Anger and little sympathy for UK’s high-speed rail delay
Controversy has followed the UK government decision last week to slow down the construction of HS2. Ironically, the high-speed railway project will be a slow-speed build, long into the next decade. The government in London say the move will help reduce ballooning costs. However, incredulous critics say that is contrary to accounting practice, which suggests the opposite will be the outcome. A protracted construction term, and a longer wait for revenue earning service, will lead to greater overall costs in the long term, they warn.
There is also deep disappointment on the ground, from rail companies, construction interests, and from stakeholders along the route of the London to Birmingham line. The prospect of a prolonged construction phase has brought about the likelihood of a reduced workforce for HS2 Limited, the company formed to deliver the project. There is anger too from residents and businesses affected by the build, and those planning for its introduction. In political and business circles, it is being called ‘the biggest derailment of all time’.
Huge redevelopment project now jeopardised
Last week, the UK government took the controversial but expected decision to slow down the building of HS2. The costs of Britain’s high speed rail project have been climbing steeply out of control, especially in the economic aftermath of the pandemic and the energy crisis. Exponentially rising prices in construction materials and labour costs have pushed the ambitious civil engineering venture above one hundred billion pounds (120 billion euro), according to some accountants. Now the government in London has put the brakes on, in an effort to balance the books.
Nowhere has the anger on the ground been more acute than in the neighbourhood of Camden, in central London, where the eventual terminus of Euston is situated, assuming the project ever makes it through from Old Oak Common. The extensive redevelopment of the already busy Euston terminal has seen a swathe of the popular neighbourhood demolished. The payoff for the area is a huge redevelopment project, which some local interests say is now jeopardised by the delay.
Must not forget promises made
Camden is no stranger to railway development. The building of what has become the West Coast Main Line saw the wholesale destruction of much of the nineteenth-century community. The cruelty of the episode is famously chronicled in the novel Dombey and Son. Now, angry stakeholders and disappointed dissenters are united in agreement that the Dickensian dystopia is being revisited on their twenty-first century community.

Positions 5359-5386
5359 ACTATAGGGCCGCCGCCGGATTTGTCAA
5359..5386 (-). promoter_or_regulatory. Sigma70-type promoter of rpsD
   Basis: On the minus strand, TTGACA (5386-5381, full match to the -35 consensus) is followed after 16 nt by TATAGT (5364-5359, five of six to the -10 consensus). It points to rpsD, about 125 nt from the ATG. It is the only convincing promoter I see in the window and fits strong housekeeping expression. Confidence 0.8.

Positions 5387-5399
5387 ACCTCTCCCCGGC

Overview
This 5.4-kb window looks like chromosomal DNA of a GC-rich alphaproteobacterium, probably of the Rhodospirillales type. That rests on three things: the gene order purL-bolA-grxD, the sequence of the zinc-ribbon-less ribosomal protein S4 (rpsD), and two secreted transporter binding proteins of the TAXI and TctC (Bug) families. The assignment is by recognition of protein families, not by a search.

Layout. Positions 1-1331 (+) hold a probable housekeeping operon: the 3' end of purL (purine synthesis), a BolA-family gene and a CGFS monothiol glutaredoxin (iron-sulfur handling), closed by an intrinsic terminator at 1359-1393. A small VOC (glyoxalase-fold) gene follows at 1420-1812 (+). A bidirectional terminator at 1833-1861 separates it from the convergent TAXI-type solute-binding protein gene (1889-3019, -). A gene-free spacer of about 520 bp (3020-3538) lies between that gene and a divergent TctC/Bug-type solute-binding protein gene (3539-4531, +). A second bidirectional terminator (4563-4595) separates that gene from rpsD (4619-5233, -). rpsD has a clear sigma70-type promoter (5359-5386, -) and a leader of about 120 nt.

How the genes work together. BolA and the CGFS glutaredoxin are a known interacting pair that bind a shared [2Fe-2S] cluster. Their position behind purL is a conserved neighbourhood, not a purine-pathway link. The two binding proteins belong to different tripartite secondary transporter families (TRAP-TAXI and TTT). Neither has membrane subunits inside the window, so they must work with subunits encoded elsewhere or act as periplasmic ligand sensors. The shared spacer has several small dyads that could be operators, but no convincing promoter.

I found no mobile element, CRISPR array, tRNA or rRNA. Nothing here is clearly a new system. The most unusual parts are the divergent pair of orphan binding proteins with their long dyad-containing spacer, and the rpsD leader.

Political reaction locally has been savage. “The community around Euston has already lived through years of disruption with no end in sight”, said Georgia Gould, the leader of Camden Council, the local authority for the area. Referring to the project as a whole, she said commitments have already been made. “HS2 must not forget the promises they made to our community and must continue to deliver on them. “We can’t have a partially abandoned building site, with huge areas fenced off creating a barrier between our communities, and a general stagnation which leads to opportunities being lost.”
Commit to project and commit to rail freight
Industry sources have reacted critically to the government delays to the HS2 project. “[HS2 is] critical in terms of freeing up capacity on the network”, said John Smith, the chief executive of GB Railfreight in a media interview given to national radio. He said that the possible cancellation of lines north of Birmingham, or an indefinite delay to connections to the West Coast Main Line, Manchster and the East Midlands would cripple the capacity enhancements for which HS2 has been continually promoted as the bets answer. “Doing it half-baked like this creates a number of problems, not least that the traffic on it that heads to Liverpool, Manchester and further north to Scotland will now spit itself out onto the old infrastructure at places like Crewe”, he said.
“I understand the delays and money doesn’t grow on trees but there should be a complete project. I think whilst it might save in the short term, I’m fairly convinced it will cost more.”
Further north, the anger is palpable among those left without any high speed rails, without any evidence of construction, and with the prospect of never benefitting from the project. Political leaders have already stated their disappointment over the delays. They’ve also been furious at the watering down of other major rail infrastructure projects. Back in London, the leader of Camden Council is equally dismayed with the prospect of having a partial project at Euston. “HS2 must ensure their plans deliver a new Euston Station”, said Gould. “A fully integrated terminus for both HS2 and Network Rail trains, and space for development of new homes and jobs for our communities. They should also commit to plans for transporting construction spoil and waste by rail instead of road, to help protect the health of our residents.”
When the tunnel boring machines start from the north-west at Old Oak Common station for Euston, there will not be much construction work to be perveived at Euston, apart from for the station itself.
Saving on the number of tunnel boring machines seems meaningful to me, i.e. using three of these machines on the six tunnel sections one after the other.